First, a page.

As China in recent decades has "proven its willingness to use force against its neighbours, as well as economic coercion and intimidatory diplomacy well beyond the Indo-Pacific region," NATO report said that it is likely that in the coming decades' China can challenge "NATO's ability to build collective resilience, safeguard critical infrastructure, address new and emerging technologies such as 5G, and protect sensitive sectors of the economy including supply chains".
In the longer term, China is increasingly likely to project military power globally, including potentially in the Euro-Atlantic area, the report said.
"China's industrial policy and military-civil fusion (MCF) strategy are central components of this systemic challenge. Its military modernisation in all domains, including nuclear, naval, and missile capabilities, introduces new risks and potential threats to the Alliance and to strategic stability," the report said while adding that Beijing's approach to human rights and international law also poses risk to the "fundamental premise of a rules-based international order".
"Grave risks are posed by China in some critical sectors such as telecommunications, space, cyberspace, and new technologies, as well as disinformation campaigns. Since the start of the COVID-19 pandemic, China has conducted a disinformation campaign in numerous Allied states. It has also committed widespread intellectual property theft with implications for Allied security and prosperity, as well as cyber attacks on NATO governments and societies which have been attributed by Allies as originating inside China," the NATO said in its report.
Meanwhile, 2020 also saw the world leaders forming new alliances or conducting military exercises to counter China. In the international Summits too, the call was given to unite against China.
UNGA: Speaking via video conferencing at a high-level meet to commemorate 75 years of the United Nations General Assembly, Trump said, "75 years after the end of World War II and the founding of United Nations, we're once again engaged in a great global struggle. We have waged a fierce battle against the invisible enemy-- the China virus, which has claimed countless lives in 188 countries."
Quad foreign ministers' meeting: During the Quad foreigners' meeting held in October in Tokyo, US Secretary of State Mike Pompeo denounced China's "exploitation, corruption, and coercion". The members of the Quad are - the United States, Japan, India, and Australia."As partners in this Quad, it is more critical now than ever that we collaborate to protect our people and partners from the CCP's exploitation, corruption, and coercion," Pompeo said at the outset of the forum, referring to the Chinese Communist Party, as quoted by Voice of America.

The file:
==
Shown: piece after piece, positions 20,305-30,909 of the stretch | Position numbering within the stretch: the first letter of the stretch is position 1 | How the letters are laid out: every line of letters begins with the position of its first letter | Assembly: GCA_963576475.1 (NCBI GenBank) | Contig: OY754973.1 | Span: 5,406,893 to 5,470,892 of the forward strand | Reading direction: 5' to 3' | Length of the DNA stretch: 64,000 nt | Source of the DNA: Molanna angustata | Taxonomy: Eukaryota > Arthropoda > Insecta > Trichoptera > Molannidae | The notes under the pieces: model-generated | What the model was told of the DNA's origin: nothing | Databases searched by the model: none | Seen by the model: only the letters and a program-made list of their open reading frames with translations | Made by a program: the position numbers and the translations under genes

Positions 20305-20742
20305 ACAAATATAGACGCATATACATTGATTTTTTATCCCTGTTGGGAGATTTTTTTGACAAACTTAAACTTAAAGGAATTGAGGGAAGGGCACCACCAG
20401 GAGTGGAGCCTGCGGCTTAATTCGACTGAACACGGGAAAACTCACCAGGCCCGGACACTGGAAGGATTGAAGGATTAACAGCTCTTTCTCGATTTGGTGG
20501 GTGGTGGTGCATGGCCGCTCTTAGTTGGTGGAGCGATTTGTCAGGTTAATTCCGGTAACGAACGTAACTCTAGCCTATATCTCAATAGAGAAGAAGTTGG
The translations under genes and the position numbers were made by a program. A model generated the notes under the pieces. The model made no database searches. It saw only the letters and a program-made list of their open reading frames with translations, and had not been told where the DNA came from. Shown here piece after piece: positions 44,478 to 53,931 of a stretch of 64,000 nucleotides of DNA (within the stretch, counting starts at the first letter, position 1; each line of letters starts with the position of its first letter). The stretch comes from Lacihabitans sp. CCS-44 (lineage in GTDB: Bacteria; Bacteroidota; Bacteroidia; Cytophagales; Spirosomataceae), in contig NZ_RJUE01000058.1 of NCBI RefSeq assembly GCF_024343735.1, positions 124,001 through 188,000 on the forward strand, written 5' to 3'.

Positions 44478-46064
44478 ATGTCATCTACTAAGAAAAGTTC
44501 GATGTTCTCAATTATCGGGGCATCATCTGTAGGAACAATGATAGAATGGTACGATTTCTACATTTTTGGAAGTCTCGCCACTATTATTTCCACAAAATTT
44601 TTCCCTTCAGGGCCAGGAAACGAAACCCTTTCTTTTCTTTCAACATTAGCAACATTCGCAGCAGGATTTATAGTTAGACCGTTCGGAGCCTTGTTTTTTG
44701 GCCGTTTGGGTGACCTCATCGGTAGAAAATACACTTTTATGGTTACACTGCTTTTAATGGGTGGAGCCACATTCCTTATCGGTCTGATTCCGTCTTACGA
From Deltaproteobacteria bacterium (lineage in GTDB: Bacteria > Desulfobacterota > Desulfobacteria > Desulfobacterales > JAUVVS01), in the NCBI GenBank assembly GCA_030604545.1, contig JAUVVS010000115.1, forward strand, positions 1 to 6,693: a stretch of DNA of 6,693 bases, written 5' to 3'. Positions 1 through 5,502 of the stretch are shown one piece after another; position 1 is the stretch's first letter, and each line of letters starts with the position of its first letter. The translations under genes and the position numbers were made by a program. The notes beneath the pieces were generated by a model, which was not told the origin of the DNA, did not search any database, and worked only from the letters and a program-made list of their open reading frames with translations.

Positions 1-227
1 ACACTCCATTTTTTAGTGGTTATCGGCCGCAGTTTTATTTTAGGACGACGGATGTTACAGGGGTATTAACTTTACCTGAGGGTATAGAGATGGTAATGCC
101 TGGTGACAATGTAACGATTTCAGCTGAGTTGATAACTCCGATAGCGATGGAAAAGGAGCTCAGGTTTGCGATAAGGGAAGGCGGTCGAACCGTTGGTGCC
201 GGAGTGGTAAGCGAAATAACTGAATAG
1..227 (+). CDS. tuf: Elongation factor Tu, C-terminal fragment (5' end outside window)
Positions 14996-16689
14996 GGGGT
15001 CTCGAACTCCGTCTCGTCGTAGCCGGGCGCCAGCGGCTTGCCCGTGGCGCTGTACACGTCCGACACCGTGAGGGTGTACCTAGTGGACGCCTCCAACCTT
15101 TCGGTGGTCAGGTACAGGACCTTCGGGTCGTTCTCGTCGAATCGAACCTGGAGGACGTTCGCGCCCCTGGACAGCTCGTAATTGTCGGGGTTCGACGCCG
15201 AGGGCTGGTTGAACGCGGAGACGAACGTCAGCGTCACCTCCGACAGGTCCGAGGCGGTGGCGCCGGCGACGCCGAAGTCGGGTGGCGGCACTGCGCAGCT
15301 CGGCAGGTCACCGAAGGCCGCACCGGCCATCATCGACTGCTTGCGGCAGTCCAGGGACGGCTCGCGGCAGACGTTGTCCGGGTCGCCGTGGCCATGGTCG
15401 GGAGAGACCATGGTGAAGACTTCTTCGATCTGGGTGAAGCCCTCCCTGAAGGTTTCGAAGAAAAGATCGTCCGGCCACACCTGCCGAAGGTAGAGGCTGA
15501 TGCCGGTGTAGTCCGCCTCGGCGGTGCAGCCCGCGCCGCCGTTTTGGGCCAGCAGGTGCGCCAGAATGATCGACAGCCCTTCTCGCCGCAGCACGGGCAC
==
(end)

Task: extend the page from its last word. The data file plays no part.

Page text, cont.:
2+2 Ministerial Meeting: At the 2+ Ministerial Meeting held between India and the US in New Delhi, while US Secretary of State Michael Pompeo pointed to "threats" posed by the Chinese Communist Party in his remarks to the media, Esper talked of the US standing shoulder to shoulder for a free and open Indo-Pacific for all, "particularly in light of the increase in aggression and destabilising activities by China".
Malabar Exercise: Last month, the navies of four countries - India, the US, Japan, and Australia (the quad) -- came together to take part in the 24th edition of the Malabar series of multilateral naval exercises against the growing hegemonic tendencies of China in oceans.
"The Malabar series of exercises, which began as an annual bilateral naval exercise between India and the US in 1992, has seen increasing scope and complexity over the years. The 24th edition of Malabar, which is being presently undertaken, highlights enhanced convergence of views amongst the four vibrant democracies on maritime issues, and showcases their commitment to an open, inclusive Indo-Pacific and a rules-based international order," an official release said.